The Queerest Question
by Gaëtan L. Charlebois
After I wrote my column last week about the paradoxes of stardom in Canada I had an interesting lesson on the subject of stardom after the Golden Globes.
Jodie Foster gave an acceptance speech for her lifetime achievement award. (Take a moment and look at it here.) I found the speech profoundly moving and particularly liked its intertwined threads of coming out and the need for privacy. Within seconds there was reaction (mostly negative) on Twitter and within an hour columnists were writing about it. I think it took me a little longer to process and what follows is partly shaped by the negative things which were said about Foster.
Firstly - the speech itself. Foster is a brilliant young woman. She was educated in French, thank you!, and then at Yale. She has been producing for nearly as long as she has been acting so the idea that she rambled is ludicrous. The speech was as structured as many good ones in many good plays. (Here's a delicious Guardian article that makes that point) I think the reaction to the structure of the speech is either sexist or another case of, "The stupid fucking actors..."
Then there is the question of her cowardly waiting so fucking long to come out - the bitch! Jodie Foster is 50. She is still at the height of her powers. She's not another in a long line of hasbeens who waited until it was over to come out. What's even worse is that since she was in her 30s her sexuality has not really been a secret - she had two children co-parented by a woman and pictures exist of her with her partner and boys as far back as when their kids were prepubescent. (Google 'em!)
Please note I have not given her (ex)partner's and children's names which brings us to the privacy thing. Since when is anyone's private life our business? Apparently it's since Queers decided that every Queer has to lead the army in the cause of coming out. You will always find me on the other side of this argument in two respects: the personal paths of people in the process of coming out and an actor's coming out. An actor's career in the theatre is a fragile thing and based so much on image it's frightening. I am not talking about character or comic actors (like my beloved Sean Hayes, Jane Lynch or Jim Parsons), I am talking the ingenues and juvenile leads and, in film, the action stars. That we think - in an often hateful world - actors have a choice about coming out loud then we are truly kidding ourselves. Even I, when Sean Hayes played the romantic lead in Promises, Promises on Broadway, looked askance. As I have said, the first job of any actor is, first, to make the audience forget the strong impressions made in the past. That's a bitch of a job if the impressions are your sex-life laid out in the papers or a terrific performance.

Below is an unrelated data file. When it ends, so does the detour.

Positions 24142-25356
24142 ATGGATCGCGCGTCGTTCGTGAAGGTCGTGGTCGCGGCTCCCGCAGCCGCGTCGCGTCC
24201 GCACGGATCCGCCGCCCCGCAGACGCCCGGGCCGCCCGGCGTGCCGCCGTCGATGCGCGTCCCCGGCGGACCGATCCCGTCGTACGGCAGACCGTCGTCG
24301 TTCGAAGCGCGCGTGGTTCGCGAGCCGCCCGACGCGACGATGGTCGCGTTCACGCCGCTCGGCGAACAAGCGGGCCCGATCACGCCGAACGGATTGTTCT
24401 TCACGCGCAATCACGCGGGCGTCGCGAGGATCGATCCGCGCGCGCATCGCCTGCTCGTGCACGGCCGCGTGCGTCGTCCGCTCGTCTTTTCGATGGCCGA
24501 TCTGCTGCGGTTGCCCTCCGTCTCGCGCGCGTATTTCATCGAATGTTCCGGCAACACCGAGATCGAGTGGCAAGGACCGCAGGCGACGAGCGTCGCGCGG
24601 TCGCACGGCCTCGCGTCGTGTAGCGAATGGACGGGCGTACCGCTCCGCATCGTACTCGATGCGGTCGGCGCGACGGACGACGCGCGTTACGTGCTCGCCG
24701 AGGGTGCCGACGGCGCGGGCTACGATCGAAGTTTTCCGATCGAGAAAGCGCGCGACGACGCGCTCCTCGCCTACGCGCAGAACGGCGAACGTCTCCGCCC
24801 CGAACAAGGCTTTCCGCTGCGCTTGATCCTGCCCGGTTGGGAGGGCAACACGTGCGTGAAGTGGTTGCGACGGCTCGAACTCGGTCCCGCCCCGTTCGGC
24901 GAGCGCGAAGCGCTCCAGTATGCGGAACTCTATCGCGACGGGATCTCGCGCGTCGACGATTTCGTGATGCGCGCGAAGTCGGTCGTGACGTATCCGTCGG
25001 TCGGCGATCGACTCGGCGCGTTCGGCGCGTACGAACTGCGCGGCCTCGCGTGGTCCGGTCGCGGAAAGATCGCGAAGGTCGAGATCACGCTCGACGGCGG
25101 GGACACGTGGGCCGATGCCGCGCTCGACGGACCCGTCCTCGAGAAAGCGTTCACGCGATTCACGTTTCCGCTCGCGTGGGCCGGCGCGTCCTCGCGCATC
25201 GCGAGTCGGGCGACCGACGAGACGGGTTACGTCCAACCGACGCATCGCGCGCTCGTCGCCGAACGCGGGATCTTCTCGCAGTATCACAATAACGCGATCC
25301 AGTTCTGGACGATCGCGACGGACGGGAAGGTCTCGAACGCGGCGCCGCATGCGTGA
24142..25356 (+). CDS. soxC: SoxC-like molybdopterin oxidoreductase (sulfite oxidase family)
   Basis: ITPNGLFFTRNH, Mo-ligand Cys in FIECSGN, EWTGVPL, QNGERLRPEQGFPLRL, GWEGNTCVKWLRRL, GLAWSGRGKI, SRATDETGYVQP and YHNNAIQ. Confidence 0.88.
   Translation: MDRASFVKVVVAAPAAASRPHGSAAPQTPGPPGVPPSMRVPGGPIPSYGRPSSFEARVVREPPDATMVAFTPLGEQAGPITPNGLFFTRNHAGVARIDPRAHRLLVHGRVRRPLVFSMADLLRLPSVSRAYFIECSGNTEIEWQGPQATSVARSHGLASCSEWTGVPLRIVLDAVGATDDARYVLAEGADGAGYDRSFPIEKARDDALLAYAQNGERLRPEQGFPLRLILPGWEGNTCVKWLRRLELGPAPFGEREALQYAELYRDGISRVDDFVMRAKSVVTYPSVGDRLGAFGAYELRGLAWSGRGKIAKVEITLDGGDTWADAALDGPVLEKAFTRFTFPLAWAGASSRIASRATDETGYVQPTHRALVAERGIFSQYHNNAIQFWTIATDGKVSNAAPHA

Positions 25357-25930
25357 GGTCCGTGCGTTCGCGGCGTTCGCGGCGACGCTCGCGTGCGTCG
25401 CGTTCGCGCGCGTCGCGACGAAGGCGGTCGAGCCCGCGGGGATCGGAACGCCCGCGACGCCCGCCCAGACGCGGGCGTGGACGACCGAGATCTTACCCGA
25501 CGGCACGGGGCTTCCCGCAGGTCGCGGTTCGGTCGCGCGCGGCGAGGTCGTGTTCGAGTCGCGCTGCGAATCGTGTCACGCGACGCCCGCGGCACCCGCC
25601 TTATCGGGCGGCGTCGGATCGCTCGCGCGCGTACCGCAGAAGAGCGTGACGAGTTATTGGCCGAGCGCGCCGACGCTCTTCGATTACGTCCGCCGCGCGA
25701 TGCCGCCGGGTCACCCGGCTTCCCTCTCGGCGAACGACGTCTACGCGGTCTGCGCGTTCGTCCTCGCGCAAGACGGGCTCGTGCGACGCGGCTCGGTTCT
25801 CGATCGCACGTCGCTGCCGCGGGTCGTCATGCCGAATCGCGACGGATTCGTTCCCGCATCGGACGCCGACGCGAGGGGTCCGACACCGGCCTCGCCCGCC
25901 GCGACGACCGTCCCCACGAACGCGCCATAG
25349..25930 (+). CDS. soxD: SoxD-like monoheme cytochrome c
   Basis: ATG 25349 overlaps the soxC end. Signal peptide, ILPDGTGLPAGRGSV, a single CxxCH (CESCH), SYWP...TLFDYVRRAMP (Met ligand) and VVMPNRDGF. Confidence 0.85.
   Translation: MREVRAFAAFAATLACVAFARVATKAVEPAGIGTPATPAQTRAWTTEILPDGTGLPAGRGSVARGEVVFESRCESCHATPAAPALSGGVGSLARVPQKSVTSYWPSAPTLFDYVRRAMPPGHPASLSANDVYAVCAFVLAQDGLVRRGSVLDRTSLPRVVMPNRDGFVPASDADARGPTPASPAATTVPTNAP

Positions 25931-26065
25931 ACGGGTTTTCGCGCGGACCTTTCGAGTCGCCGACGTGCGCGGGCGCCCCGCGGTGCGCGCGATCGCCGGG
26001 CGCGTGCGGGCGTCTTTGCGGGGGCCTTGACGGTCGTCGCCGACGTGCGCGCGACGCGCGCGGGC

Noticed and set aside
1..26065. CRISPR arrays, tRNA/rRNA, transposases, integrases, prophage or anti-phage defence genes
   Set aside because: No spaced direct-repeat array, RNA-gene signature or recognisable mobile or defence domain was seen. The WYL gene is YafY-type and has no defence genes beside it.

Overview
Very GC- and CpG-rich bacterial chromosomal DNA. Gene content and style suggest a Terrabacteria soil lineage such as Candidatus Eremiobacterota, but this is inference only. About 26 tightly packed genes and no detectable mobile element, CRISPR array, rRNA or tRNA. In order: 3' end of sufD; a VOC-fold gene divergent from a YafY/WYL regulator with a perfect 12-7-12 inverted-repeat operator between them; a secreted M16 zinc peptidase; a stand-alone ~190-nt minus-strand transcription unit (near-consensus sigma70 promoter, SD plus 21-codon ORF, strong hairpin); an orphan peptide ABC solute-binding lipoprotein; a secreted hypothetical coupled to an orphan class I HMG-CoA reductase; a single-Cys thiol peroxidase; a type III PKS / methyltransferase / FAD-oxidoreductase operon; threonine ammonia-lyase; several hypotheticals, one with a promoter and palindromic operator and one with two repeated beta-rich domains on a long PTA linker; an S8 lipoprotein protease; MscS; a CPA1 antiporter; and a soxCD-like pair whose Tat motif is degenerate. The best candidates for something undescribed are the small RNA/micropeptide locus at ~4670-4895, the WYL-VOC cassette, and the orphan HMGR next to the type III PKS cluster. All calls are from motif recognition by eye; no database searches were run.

Yes, actors come out and we must thank them for it WHENEVER they do because they have completed a difficult journey more difficult than ours (ie: mine). They not only had family to deal with, and friends (where every coming out can be a stomach churning moment that can go awfully bad) but they also have investors: agents, managers, accountants, studios - all of them insisting there is a solid fiscal reason for staying closeted.
Now let's go back to Ms Foster for the finale. Playing, this week, in Winnipeg is a Stephen Sondheim musical called Assassins. In this dark, troubling work about murderers of presidents is a song called "Unworthy of Your Love" otherwise known as "Jodie, Jodie". Many of those baying for Ms Foster's blood forget this little fact that song harks back to: a crazyman named John Hinckley once made a near-successful attempt to murder Ronald Reagan as an act of unrequited love for Jodie Foster. She was 19 at the time (and had been in the public eye already for 13 years). After the murder attempt the press hounded her, the paparazzi went mental and - though her career continued to flourish - she fled celebrity.
So, again: Since when is anyone's private life our business?